The work of Massimo Recalcati is not much discussed in Anglo-American culture or academia. His writing is barely found in English translation (I know of only one article translated into English on hate in the journal Qui parles?), although he has produced a number of very popular (and pleasingly short) works as well as some more philosophically dense books and articles. Recalcati is an Italian psychoanalyst, philosopher and writer (you can see his web site here. He’s quite the looker). Over the last two decades he has published a number of reflections on Lacanian psychoanalysis and its
enduring value for thinking about emergent clinical problems. In addition to some heavy duty volumes explicating the work of Lacan, he has authored volumes on the changing experience of masculinity, Italian politics, personal relationships, the value of education, and on art. He has developed an agreeable style of popular psychoanalytical observation that might be (roughly) compared to the work in the UK of Darian Leader. His short books sketching the experience of desire and the importance of being ‘a subject with an unconscious’ are accessible and enjoyable crystallisations of a general position he has staked out over the years as a psychoanalytical writer. Unlike many Lacanian writers, Recalcati has the virtue of writing cogently and directly about both Lacan’s work and how it illuminates our contemporary situation.
I find Recalcati very helpful not only in clarifying Lacan’s thought (which is notoriously opaque) but also in articulating psychoanalytical observations — which are by necessity of a clinical origin — to prevailing social and political issues. One of his most interesting texts is L’uomo senza inconscio (‘The Man Without an Unconscious’), published in 2010. Here Recalcati explores what he views as the emergence of a type of cultural persona: a subject without a deep well of unconscious desire. The classic image of the neurotic developed by Freud in the 20th century was of the repressed, emotionally aberrant subject, whose unconscious desire seeped out in the form of symptoms (slips of the tongue, hysteria) that served as a kind of protest against the constraints of repressive civilisation. This was the ‘subject of the unconscious’, overwhelmed by desires it could hardly contain, perpetually at odds with its own place in the social order. This subject (or person) could be treated by psychoanalysis, which gave it a way of acknowledging its desire and finding a way of living with it, sublimating it in some way.
In the late twentieth and early twenty-first centuries this awkwardly desiring subject is under threat by contemporary capitalism. Recalcati borrows Lipovetsky’s reading of ‘hypermodernity’ to discuss the way subjectivity is increasingly encouraged to bypass the unconscious and to evade the dissatisfactions of desire in order to encounter ‘enjoyment’ instead. Increasingly, he argues (in tune with ideas also explored, for example, by Slavoj Zizek and Todd McGowan) individuals are invited to seek intensive experiences of fulfilment rather than the compromises of mere pleasure. Whereas pleasure (in a Freudian sense) always entailed a compromise with the social order, a delayed or partial gratification (get your exams, save up, choose the car you can afford, etc), enjoyment (the translation of the French ‘jouissance’. In Italian it’s ‘godimento’) entails the thrilling prospect of full exposure to a corporeal satisfaction (go directly to Bali, live authentically, have the things rich people own, be recognised for your talent, etc).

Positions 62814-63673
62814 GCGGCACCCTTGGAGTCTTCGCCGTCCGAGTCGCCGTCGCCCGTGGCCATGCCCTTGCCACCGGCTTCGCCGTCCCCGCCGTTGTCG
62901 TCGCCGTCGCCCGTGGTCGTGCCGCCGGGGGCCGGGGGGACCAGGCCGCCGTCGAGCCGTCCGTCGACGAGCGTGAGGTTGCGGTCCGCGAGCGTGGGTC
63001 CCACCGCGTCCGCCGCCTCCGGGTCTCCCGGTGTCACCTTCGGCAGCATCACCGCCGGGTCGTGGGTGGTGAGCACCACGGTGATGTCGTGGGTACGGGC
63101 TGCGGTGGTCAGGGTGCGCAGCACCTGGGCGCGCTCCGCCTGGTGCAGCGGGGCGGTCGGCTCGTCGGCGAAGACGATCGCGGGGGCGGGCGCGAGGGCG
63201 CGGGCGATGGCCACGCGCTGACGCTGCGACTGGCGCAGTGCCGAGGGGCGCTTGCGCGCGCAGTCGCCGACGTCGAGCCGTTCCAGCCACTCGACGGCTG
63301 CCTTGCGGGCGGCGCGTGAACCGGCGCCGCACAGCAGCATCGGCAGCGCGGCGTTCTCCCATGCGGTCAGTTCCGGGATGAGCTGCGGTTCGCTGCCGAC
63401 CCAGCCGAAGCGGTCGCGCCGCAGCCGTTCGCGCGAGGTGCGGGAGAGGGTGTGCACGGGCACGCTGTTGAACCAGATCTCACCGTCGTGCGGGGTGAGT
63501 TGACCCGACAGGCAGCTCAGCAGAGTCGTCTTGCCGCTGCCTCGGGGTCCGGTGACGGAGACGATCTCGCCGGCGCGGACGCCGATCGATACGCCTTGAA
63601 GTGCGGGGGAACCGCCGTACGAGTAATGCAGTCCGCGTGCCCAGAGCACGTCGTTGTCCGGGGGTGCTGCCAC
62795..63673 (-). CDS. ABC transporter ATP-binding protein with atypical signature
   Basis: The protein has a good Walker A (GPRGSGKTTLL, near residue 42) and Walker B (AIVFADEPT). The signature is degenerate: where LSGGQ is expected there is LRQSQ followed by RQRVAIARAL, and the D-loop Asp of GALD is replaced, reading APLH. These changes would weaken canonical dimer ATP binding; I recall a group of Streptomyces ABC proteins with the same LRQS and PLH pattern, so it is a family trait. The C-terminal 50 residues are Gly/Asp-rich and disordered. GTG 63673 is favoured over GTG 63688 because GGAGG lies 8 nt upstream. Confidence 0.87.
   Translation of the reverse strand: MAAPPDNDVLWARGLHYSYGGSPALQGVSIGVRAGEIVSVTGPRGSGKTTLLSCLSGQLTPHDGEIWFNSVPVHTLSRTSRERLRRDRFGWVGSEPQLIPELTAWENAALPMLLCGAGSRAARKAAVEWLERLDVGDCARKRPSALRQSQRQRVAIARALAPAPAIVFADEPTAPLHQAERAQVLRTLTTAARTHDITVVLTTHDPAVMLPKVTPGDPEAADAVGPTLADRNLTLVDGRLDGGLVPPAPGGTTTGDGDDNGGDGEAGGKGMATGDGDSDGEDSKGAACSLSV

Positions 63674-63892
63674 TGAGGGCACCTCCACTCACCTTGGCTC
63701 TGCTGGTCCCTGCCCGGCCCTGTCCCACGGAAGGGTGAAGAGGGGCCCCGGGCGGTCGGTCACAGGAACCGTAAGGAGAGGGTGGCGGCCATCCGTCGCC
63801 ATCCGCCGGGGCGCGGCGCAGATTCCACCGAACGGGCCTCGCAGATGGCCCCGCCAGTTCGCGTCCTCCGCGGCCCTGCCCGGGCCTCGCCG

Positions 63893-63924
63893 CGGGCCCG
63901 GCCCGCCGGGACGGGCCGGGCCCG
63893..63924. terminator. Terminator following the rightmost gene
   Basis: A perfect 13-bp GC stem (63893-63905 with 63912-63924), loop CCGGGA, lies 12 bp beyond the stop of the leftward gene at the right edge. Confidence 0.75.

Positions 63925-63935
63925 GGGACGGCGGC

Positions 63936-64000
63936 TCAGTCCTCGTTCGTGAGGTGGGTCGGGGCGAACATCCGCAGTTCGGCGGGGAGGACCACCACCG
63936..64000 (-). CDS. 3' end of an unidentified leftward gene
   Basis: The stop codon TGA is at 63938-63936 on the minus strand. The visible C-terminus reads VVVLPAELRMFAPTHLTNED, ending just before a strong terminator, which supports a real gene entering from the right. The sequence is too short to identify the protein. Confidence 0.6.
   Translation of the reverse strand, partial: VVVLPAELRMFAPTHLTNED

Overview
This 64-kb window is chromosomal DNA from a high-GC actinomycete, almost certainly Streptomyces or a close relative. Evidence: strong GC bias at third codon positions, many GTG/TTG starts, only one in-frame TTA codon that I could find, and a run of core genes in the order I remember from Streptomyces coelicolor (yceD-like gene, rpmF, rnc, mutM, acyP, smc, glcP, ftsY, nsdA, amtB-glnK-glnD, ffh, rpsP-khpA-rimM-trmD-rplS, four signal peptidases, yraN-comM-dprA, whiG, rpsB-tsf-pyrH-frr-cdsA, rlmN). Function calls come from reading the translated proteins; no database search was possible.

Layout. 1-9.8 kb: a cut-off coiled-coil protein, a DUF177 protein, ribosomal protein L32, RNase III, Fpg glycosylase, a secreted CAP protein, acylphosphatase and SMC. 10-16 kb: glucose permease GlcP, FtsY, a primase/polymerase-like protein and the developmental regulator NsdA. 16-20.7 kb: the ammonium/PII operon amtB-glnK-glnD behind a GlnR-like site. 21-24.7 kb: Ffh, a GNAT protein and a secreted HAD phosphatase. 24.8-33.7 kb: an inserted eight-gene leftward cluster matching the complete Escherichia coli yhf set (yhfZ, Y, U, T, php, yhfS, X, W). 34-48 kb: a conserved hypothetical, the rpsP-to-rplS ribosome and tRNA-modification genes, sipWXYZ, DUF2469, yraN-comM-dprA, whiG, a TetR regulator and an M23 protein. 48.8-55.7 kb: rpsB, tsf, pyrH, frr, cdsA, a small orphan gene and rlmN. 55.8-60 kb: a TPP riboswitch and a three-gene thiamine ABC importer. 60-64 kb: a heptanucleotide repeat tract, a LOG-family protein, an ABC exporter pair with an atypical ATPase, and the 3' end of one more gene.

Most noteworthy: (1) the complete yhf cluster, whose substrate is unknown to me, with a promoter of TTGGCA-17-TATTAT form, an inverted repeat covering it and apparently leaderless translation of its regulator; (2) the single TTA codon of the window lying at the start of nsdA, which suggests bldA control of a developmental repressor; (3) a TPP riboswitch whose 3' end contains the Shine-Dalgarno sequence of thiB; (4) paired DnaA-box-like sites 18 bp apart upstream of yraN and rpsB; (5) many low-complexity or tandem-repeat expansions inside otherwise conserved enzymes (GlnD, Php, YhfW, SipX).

For Recalcati, contemporary capitalist discourse promotes a personality type primarily directed at enjoyment. But the command to enjoy is deeply damaging both socially and psychically. Above all, bypassing desire renders subjects unable to cope with the scale of enjoyment. In Lacan, unconscious desire is always formed in relation to the symbolic law – that is, it is always a relation to the Other (eg the external rules that we internalise but never fully master). To experience desire (as a kind of longing for something more or better) is simultaneously to feel the limits of the Other (love, school, family, society) and to take some measure of one’s behaviour by its constraints. This can be discomforting but its virtue is that it also produces creative responses anchored in our social reality. But the pursuit of enjoyment evades any sense of responsibility to the Other. As a consequence, Recalcati notes two distinct forms of psychopathology, which he meets personally in the clinic: (1) the ‘chaotic’ but compulsive search for enjoyment via ‘unregulated drives’ that produce, inter alia, drug dependency, addiction to consumption, obesity, panic attacks and so on that reflect the absence of strong symbolic mediation; and (2) ‘hyper-identification’, a form of narcissism that involves rigid attachment to disciplinary regimes of the body, apathy and a refusal of difference. Both are forms of evading the travails of desire by reproducing a sameness: for (1) it is a constant enjoyment; for (2) it is a rigid conformism. Each refuses to ‘form alliances’ with the unconscious and negotiate its relation to the Other. In his book, Recalcati goes on to examine the psychic logics supporting anorexia, bulimia, panic and anxiety disorders, drug additiction and so on: all of which he calls the ‘new symptoms’ of the hypermodern age.
Some day, a publisher might translate into English Recalcati’s work as a whole. But they would certainly do us all a favour if they started with The Man Without an Unconscious.